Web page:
Apple’s ongoing patent infringement cases with Samsung Electronics are old news by now. In fact, it seems like Proview took the hot seat in recent months with their trademark lawsuit regarding the name, “iPad.” Today, the patent pot has been stirred again. Network World recently discovered that Apple is accusing Samsung of destroying documentation that could be relevant to their case in an effort to show that the latter is intentionally infringing on Apple’s patents.
According to Network World, Apple filed a motion on May 1 in the Northern District of California, claiming that Samsung intentionally destroyed documents that the company was legally required to produce as part of the discovery process. The motion is called, “spoliation of evidence.”
If the judge in the case finds that Samsung practiced spoliation of evidence, he will instruct the jury as follows:
1. Samsung had a duty to preserve relevant evidence, failed to do so, and acted in bad faith in failing to meet its legal duty.
2. The jury may infer that documents Samsung failed to produce would have been advantageous to Apple’s position.
3. If the jury finds Samsung liable for infringement, they may presume that the infringement was “intentional, willful, without regard to Apple’s rights.”
Apple has accused Samsung of deleting emails that are pertinent to their case by calling attention to the fact that the company has been sanctioned previously for doing the same thing. A prior lawsuit between Samsung and Mosaid Technologies shows that the Korea-based company has an ongoing policy of automatically deleting emails from custodian computers every two weeks, even in the midst of lawsuits where emails were part of evidence gathering. Samsung has not stopped its automatic email deletion policy.
According to the motion, Apple claims that the policy has adversely affected their case and points to a specific email that they are aware of as missing evidence.
Judge Grewal recently compelled the deposition of Won Pyo Hong, the head of Samsung’s Product Strategy Team, in part due to an email in which Dr.Hong “directly orders side-by-side comparisons of Apple and Samsung products for design presentations.”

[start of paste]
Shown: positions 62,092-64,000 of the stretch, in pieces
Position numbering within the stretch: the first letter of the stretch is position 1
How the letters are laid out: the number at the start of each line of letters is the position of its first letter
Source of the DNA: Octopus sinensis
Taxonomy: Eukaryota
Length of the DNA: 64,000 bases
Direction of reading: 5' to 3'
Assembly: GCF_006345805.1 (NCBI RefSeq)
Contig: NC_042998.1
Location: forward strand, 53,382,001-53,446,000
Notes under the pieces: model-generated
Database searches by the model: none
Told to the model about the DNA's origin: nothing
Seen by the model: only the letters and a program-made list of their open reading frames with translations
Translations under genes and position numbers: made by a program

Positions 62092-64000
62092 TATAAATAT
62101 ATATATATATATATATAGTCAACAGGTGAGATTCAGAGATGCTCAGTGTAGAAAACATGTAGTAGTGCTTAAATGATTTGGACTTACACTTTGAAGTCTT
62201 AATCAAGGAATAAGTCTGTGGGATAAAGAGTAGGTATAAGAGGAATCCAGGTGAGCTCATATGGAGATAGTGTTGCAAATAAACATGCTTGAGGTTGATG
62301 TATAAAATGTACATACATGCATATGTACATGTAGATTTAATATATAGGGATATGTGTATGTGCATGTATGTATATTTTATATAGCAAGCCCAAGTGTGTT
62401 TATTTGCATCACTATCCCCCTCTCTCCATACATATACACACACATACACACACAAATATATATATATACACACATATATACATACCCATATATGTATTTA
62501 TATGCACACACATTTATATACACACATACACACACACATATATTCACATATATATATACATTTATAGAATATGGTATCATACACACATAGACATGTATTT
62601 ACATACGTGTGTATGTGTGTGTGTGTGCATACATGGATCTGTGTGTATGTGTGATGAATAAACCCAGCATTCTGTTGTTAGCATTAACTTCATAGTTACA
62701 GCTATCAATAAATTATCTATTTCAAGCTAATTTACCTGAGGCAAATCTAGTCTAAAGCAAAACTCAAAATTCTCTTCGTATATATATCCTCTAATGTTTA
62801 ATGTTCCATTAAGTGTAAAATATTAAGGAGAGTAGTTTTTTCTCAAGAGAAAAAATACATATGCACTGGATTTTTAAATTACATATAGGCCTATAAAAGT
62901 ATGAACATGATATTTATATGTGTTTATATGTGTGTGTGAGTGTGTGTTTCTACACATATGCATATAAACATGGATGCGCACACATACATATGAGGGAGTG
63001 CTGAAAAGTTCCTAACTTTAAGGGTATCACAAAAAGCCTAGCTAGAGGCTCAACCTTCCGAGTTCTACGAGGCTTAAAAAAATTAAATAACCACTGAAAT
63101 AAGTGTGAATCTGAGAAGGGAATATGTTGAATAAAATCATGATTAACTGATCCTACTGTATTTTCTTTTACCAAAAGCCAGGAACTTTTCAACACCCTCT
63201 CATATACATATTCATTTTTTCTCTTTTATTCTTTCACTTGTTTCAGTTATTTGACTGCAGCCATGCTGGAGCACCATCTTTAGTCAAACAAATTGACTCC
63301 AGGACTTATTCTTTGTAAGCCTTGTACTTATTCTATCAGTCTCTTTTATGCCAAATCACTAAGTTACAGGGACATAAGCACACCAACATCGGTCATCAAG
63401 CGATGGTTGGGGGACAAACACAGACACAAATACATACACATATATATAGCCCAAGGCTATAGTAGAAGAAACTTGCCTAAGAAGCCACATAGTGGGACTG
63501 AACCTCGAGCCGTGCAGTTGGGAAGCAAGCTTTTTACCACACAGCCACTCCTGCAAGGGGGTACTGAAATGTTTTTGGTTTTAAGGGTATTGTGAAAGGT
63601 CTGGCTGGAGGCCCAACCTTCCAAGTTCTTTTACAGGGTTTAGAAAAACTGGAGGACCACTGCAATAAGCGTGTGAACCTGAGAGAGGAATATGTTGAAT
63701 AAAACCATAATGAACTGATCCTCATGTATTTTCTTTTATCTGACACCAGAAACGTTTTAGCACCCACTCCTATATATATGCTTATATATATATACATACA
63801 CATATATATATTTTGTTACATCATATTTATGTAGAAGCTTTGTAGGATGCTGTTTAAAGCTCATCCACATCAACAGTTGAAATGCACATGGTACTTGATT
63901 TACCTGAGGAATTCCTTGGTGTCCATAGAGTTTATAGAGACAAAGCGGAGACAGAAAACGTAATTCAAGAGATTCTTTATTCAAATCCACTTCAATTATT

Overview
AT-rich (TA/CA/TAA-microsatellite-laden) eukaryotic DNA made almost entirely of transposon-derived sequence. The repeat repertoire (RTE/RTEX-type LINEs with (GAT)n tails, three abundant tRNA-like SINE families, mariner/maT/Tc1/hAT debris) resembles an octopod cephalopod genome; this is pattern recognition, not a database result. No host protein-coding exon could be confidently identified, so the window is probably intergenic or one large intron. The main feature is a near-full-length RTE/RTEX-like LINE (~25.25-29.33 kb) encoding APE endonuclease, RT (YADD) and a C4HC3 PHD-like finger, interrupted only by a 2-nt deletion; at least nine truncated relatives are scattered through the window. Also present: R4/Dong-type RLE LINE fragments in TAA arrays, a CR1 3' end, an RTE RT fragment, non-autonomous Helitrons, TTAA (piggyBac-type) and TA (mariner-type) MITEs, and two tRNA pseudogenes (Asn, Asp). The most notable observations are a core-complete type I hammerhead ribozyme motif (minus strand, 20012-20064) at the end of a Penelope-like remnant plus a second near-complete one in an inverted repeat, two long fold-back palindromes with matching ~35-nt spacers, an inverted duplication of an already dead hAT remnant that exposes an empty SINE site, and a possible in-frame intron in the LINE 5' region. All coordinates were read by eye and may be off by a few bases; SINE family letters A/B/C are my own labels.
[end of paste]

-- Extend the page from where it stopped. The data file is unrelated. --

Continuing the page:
Apple and the Court cannot possibly know how many more emails Dr. Hong sent or received that would have supported Apple’s claims that Samsung copied Apple products had they not been deleted. The same is true for the many other Samsung witnesses who produced only a handful of emails, or none at all.
Apparently, Samsung has been hiding or destroying evidence in other cases as well. The company was investigated by the Korean Fair Trade Commission and was accused by the organization of “purposefully destroying a large amount of data” while a price fixing investigation was taking place. In a press release the Korean Fair Trade Commission stated that high-level executives instructed security personnel to physically block the government organization from entering the building while employees destroyed relevant data and replaced the computers of those employees who were subject to the investigation.
The motion is scheduled to be heard in court on June 10 and Samsung’s response to the motion is due by May 15. The company has requested an extension on its deadline to reply to May 29, as well as to push back the hearing until July 10. Apple is saying that Samsung doesn’t need the extra time since the company filed a similar reply during an International Trade Commission investigation.
It looks like Samsung is in hot water. If the judge in this case finds that the company practiced spoliation of evidence, it could mean their defense won’t mean squat to the jury.